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A walk on the wild side of the Green

LOOKING ahead to this summer’s Live at the Docklands gig, Hermitage Green percussionist and proud Clare man, Dermot Sheedy says, “It is really going to be our seminal moment of the year – and hopefully we will be celebrating a Clare All-Ireland win by then as well!”
Strong words from a member of a band whose name has become synonymous with the home of the current All-Ireland champions, Limerick.
While Dermot has a lot of love for the Treaty City, where the band’s musical journey started, he insists Clare will always be where the heart is.
In a short few years Hermitage Green has gone from playing in the backroom of a Limerick pub to performing to thousands of fans at their Docklands show this August 24.
“The band has always been a Limerick band because we started playing there as a cover band in a bar. We very naturally grew over time to doing our own original songs to selling gigs,” he told The Clare Champion.
“The Docklands is as big a gig as you can dream, putting on a 4,000 capacity show in a city where we used to play every Sunday in the Curragower. It’s a great story for us. Limerick is great, but Clare is my home.”
Originally from Darragh in Ennis, he is now living in Ennistymon where away from the rock band life he immerses himself in trad music.
“I’m very much dialled into the trad music scene. That gives me my life force to play music,” he said.
“I love going away and touring and playing rock shows and different things like that, but then I love coming back and playing a session in Doolin or Ennis.”
These days he isn’t the only one in the band with connections to the Banner.
“Darragh, our guitarist and synth player married a woman from Cratloe so he is living in Clare as well now. I’m slowly making the band more Clare men,” he laughs.
Coming together as a band in 2010 after a spontaneous jam session between friends, Hermitage Green have made big impact on the Irish music scene.
Their first full-length album ‘Save Your Soul’ climbed the charts followed up with EP Gold & Rust and another album ‘Hi Generation’, while Dermot reveals their new upcoming album which is set to be released later this year will be titled ‘Connection’.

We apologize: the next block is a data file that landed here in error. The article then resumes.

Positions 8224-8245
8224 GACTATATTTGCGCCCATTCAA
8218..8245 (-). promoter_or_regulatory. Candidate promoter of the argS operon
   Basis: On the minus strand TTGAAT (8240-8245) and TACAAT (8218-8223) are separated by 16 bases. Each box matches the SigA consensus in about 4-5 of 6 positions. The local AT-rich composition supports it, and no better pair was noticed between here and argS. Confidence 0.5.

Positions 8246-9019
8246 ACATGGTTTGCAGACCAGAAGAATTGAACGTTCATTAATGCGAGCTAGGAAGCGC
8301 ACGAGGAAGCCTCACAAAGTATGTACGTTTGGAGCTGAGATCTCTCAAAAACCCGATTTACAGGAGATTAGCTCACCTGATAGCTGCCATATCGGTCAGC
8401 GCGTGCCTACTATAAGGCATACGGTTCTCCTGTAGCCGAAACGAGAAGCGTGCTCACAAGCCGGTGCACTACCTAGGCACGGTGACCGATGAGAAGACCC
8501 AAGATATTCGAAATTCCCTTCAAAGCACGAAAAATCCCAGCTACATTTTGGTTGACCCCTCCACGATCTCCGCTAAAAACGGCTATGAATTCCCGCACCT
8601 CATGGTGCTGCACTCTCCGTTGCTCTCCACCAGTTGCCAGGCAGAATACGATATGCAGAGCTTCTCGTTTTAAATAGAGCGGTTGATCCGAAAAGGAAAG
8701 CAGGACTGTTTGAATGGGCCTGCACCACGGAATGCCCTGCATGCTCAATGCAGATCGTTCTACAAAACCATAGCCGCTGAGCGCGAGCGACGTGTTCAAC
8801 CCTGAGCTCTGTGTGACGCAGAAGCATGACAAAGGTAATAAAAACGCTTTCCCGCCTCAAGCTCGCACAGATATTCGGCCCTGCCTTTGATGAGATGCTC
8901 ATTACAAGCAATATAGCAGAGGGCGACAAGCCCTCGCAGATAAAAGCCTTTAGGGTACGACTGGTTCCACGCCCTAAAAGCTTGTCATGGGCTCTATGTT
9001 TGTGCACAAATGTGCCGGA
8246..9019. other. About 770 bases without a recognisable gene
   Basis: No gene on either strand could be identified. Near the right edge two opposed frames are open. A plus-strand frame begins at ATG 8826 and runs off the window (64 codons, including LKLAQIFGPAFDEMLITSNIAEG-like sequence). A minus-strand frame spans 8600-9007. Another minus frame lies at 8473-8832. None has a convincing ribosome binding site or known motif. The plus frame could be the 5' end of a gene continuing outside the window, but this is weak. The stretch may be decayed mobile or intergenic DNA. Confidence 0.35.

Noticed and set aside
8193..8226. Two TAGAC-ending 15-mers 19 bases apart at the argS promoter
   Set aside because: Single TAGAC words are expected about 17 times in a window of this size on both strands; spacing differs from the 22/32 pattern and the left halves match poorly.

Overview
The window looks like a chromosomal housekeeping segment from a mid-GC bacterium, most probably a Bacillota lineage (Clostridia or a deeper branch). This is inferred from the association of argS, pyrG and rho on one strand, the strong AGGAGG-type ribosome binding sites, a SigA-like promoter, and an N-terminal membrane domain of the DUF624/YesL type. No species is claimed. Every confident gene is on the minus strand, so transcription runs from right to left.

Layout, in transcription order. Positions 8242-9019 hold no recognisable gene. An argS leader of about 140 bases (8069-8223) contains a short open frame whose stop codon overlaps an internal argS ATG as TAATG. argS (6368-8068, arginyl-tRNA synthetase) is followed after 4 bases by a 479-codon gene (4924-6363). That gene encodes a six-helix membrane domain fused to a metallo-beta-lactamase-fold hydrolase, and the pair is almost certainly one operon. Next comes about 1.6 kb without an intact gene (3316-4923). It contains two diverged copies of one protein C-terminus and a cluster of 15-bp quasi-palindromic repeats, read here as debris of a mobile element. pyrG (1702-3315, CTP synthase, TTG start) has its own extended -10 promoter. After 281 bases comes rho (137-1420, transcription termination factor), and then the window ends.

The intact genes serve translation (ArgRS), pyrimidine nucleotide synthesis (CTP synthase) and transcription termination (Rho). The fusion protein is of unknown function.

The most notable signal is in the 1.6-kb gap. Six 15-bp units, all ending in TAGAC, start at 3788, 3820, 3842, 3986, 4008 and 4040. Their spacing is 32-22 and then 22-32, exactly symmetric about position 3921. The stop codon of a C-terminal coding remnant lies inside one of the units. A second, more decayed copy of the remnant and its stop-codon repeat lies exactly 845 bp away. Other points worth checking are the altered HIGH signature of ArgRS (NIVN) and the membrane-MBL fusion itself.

Ahead of the Docklands gig and the new album, the band released their latest single ‘Driftin’ signalling a departure from their trademark folk rock sound, something which will also be evident in their new album. It’s “kind of a move in the right direction,” says Dermot.
The single was written by the band’s singer and bass player Barry Murphy and was loosely inspired by the tragic story of the father and son who perished in the Titanic tourist submersible.
“The song was loosely based on the relationship between father and son, you get inspired by different things you see and read about,” said Dermot.
The song was recorded in Limerick and Dermot says, “We love it, it definitely has a kind of good driving anthem sound to it.”
Speaking about the album, which is due out in September, he says, “It is a pretty wide encompassing collection of songs. It’s a departure on the style of music we have probably been writing and releasing in the past. We’re a band for 13 years and we made a conscious decision two years ago, prior to the start of writing this album, that we wanted to make songs that were maybe a bit more uplifting, a little bit more challenging.
“The departure I think you can hear in our latest single ‘Driftin’. It is kind of a move in the right direction. I suppose sometimes you get kind of stuck after 13 years, so you have to keep reinventing yourself. Like any good piece of art, or good band or good business. You have to keep diversifying and trying something new and keeping things interesting for yourself. This album is definitely satisfying those things for us. We’re definitely the proudest we have been in releasing a body of work. And we think people are going to really love it, it definitely moves us in a good sort of way. It has gentle moments, but also very uplifting moments.”
He describes the album as “quite tribal and wild”.